A public lecture by John Casper Branner in 1894 piqued the 20-year-old Henry’s interest in geology. Branner was on the faculty of a new coeducational university in Palo Alto and encouraged Henry to apply. She began her second bachelor’s degree that fall, joining Stanford University’s fourth class. While one quarter of Stanford’s early female graduates had been in the sciences, none had majored in geology before Henry, who received her BA in the subject in 1898.

Circular photo of young woman in lab
Lou Henry in the lab at Stanford University, 1895.

After graduating, Lou Henry was unable to find a position as a field geologist and instead took the next best opportunity—she married Herbert Hoover and joined his fieldwork abroad. For the next 15 years Herbert Hoover’s work as a mining engineer took the couple on extensive travels to Europe, Asia, and Australia, until the outbreak of World War I.

As Herbert Hoover became internationally renowned and extremely wealthy from his mining concerns, Lou Henry, now Lou Henry Hoover, pursued her own interests in tandem. While raising two sons and managing the family’s affairs, she learned Mandarin and published a biographical article on British geologist John Milne. To the surprise of local mine operators, she often visited mines with her husband to collect specimens, which she sent back to John Branner at Stanford.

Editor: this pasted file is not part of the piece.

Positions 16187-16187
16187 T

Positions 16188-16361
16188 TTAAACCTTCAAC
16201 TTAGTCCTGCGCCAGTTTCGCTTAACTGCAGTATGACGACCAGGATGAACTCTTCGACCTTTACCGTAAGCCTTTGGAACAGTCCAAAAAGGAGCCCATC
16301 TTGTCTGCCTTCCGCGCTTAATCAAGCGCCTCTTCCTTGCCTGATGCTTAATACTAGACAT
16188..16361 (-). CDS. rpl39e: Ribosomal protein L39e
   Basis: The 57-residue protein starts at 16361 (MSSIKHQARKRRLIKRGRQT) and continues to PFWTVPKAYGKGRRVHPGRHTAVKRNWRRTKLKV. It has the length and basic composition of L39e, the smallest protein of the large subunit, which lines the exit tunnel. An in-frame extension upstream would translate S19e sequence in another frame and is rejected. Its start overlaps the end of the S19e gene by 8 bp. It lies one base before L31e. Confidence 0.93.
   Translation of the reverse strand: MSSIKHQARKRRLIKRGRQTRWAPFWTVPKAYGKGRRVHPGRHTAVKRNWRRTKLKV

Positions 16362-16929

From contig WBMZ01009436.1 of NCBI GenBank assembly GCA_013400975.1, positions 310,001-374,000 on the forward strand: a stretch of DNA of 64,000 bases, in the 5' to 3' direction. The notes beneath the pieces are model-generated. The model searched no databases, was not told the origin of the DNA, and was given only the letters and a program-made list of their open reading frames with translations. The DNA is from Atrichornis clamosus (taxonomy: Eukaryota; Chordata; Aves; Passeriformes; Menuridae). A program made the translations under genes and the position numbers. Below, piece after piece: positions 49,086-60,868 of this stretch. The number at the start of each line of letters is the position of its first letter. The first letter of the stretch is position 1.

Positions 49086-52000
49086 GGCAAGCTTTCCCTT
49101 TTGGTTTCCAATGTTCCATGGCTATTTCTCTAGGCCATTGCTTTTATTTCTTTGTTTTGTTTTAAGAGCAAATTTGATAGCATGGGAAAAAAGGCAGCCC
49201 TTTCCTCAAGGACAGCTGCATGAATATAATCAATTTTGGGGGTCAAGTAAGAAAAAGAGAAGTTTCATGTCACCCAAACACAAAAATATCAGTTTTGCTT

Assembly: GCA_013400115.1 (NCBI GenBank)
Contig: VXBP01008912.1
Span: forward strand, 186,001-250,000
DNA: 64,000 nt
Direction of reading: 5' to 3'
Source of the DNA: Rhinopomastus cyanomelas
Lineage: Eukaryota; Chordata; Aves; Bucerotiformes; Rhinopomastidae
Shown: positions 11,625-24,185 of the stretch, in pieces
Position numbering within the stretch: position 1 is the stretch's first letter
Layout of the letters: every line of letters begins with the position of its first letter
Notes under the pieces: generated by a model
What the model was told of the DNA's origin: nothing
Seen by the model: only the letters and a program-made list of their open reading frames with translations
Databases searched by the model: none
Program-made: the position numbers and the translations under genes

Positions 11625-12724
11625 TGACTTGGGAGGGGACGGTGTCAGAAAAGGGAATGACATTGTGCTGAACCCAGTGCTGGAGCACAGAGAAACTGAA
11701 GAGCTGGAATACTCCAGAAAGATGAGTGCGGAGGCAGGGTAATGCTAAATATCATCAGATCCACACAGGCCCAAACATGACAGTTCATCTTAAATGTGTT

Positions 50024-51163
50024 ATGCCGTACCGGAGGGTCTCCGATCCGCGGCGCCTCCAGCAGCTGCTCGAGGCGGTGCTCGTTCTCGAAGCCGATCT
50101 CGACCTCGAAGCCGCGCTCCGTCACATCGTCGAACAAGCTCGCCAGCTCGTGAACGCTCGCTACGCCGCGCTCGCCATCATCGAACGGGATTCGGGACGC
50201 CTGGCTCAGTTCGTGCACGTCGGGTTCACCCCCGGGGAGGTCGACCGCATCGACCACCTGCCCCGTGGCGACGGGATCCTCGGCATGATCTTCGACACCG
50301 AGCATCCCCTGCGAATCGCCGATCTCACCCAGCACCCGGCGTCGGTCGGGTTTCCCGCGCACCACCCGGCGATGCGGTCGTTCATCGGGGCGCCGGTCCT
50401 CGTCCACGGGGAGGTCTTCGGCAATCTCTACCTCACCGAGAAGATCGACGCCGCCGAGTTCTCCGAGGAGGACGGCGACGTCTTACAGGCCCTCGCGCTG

Branner’s laboratory was where Lou Henry Hoover first became acquainted with Georgius Agricola, in whose company the Hoovers would spend the formative years of their marriage. Agricola was born Georg Pawer, in 1494, in the German state of Saxony, a region rich in silver mines. He enthusiastically embraced the rise of Renaissance humanism, studying first Latin and Greek, and then medicine, in Leipzig, Paris, and Italy, perhaps at the famous University of Bologna.

Medicine brought Agricola to the mining town of Joachimstal, in today’s Czech Republic, where he practiced as an apothecary and physician. He also began to publish studies of the region’s mining knowledge, comparing local German practices to those of ancient Latin and Greek authorities, focusing especially on mineral medicines. Agricola’s interest in minerals soon expanded beyond their healthful properties to their origins and to miners’ techniques for identifying and extracting their ores. Over several decades, Agricola produced a series of studies on theoretical and practical explorations of the subterranean world. This culminated in his magnum opus, De re metallica, published posthumously in 1556, a year after his death. Agricola’s treatise presented the earth as a kind of natural chemical laboratory in which minerals were formed; historians now consider it among the foundational texts in both the history of chemistry and geology in early modern Europe.